An apple has about 95 calories. A tomato has about 16. Swimming vigorously in the ocean for half an hour burns approximately 175 calories and cycling for 36 miles nets 1250 calories burned. How I thought that a caloric intake of 111 was going to allow me to make it through a burn of 1425 I have no idea. It didn't even cross my mind. I am an idiot.

The first signs of trouble started quickly, around mile 10. Sean dropped me and I could not for the life of me speed up. My legs felt dead. I was immensely frustrated, but didn't think to attribute it to anything other than just being weak and lame. By the time we stopped at the turnaround point (mile 18) I was feeling a little woozy and sick to my stomach. Again, I blew it off, assuming I was just tired.

The real signals that something was seriously wrong kicked in on the way back. I started losing my breath, gasping for air in a way I never have before on the bike, even on flat stretches. No matter what I did I couldn't seem to breathe normally. Then the dizziness started. I fought to stay straight and steady for a while, the shortness of breath causing me to feel disoriented and even to cry for no apparent reason. I finally lost control of the bike, wobbling and zig-zagging, almost going off the edge of the road (a 7-inch drop off into sharp lava fields), my leg muscles started shaking when I attempted to engage them, and I knew I was in trouble. I immediately pulled over, got off the bike, and laid down on the side of the highway.

I have never felt like I did lying on gravel on the edge of the Queen K. I was dizzy and nauseated and mentally fuzzy, and although I knew why it was happening, I was scared. It took five minutes for me to feel steady enough to get back on the bike, an idea which seemed unwise but with eight more miles to go to get back to anything resembling civilization, there was little other choice.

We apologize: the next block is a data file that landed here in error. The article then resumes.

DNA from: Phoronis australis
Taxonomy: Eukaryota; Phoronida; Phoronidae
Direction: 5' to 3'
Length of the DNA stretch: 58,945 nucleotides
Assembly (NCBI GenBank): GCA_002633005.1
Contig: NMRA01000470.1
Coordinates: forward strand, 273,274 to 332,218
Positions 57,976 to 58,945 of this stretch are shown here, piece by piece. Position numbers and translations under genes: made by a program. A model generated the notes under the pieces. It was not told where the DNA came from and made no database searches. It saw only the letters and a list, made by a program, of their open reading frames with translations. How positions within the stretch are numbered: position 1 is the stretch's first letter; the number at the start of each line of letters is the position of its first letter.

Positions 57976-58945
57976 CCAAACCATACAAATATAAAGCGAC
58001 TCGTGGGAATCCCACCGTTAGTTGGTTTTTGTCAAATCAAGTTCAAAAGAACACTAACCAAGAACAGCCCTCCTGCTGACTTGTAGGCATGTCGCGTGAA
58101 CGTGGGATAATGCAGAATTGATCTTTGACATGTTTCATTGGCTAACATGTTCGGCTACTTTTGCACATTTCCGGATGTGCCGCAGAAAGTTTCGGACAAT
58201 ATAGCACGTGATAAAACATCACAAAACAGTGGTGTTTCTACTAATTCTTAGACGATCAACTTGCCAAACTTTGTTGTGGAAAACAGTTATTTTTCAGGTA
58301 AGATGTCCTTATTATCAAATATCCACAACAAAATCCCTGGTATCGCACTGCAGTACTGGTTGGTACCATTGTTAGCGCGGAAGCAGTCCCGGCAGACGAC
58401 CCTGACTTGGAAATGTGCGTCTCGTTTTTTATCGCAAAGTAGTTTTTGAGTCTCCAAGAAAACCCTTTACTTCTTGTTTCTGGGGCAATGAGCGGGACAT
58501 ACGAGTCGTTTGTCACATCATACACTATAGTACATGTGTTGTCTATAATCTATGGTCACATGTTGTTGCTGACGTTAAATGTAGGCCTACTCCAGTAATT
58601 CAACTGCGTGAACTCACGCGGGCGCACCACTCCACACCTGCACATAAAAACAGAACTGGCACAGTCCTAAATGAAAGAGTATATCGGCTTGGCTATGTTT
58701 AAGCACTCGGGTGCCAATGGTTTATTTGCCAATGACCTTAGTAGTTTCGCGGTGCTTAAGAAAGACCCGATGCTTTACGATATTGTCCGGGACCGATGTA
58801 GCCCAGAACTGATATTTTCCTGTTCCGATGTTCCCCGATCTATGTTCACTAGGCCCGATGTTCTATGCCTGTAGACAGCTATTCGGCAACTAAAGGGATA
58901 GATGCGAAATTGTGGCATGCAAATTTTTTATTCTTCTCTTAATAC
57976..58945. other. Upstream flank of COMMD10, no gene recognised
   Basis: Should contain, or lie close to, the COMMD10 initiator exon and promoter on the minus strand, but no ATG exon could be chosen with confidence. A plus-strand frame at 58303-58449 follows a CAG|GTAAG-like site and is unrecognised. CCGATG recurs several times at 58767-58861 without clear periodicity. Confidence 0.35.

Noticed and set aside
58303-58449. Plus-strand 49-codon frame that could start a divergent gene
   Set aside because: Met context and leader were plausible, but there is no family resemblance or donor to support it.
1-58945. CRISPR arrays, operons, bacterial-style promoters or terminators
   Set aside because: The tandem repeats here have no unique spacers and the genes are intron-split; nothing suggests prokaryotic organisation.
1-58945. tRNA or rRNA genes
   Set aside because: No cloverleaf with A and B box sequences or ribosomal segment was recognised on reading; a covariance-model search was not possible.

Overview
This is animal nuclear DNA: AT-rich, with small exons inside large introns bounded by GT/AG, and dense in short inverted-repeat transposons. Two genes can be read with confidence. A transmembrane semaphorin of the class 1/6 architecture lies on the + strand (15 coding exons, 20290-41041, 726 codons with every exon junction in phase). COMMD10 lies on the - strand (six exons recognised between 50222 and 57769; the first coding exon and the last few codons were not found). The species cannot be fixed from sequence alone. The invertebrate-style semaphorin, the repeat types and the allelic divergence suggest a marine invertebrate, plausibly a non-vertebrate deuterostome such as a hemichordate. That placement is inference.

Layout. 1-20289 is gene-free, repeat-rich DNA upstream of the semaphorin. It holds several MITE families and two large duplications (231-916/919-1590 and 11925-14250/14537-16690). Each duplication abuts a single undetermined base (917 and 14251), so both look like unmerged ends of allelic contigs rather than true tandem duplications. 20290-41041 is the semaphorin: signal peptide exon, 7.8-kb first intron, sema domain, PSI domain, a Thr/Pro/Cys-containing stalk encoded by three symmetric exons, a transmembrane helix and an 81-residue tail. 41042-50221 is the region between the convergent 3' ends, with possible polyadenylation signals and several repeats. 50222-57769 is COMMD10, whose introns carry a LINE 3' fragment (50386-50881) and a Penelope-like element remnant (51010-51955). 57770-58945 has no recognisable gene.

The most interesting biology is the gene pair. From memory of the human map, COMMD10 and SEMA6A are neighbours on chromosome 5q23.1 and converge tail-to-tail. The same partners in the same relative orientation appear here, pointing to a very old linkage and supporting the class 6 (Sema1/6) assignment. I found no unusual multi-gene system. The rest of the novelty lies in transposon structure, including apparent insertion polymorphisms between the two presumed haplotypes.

I pedaled slowly, solely focused on staying upright and steady with steady breathing, without a thought for speed or technique. I stayed in the lowest gears and tried to ignore the hills making life difficult. My legs ached in a deep, dull way I've never felt before and every cell in my body screamed at me to lay down and go to sleep, but I kept moving. I have never been so relieved to reach Waikoloa.

As soon as we got back to the parking lot I laid down in the grass. I knew I needed to eat, but I was so nauseated and shaky that the thought of food sounded horrible. After lying there staring at the sky for ten minutes, I walked slowly into the market. Anything too crunchy or difficult to chew sounded impossible to deal with. Anything sweet sounded like it would make me vomit immediately. I bought a sushi roll and a bowl of chicken noodle soup, both of which sounded manageable, and joined Sean outside.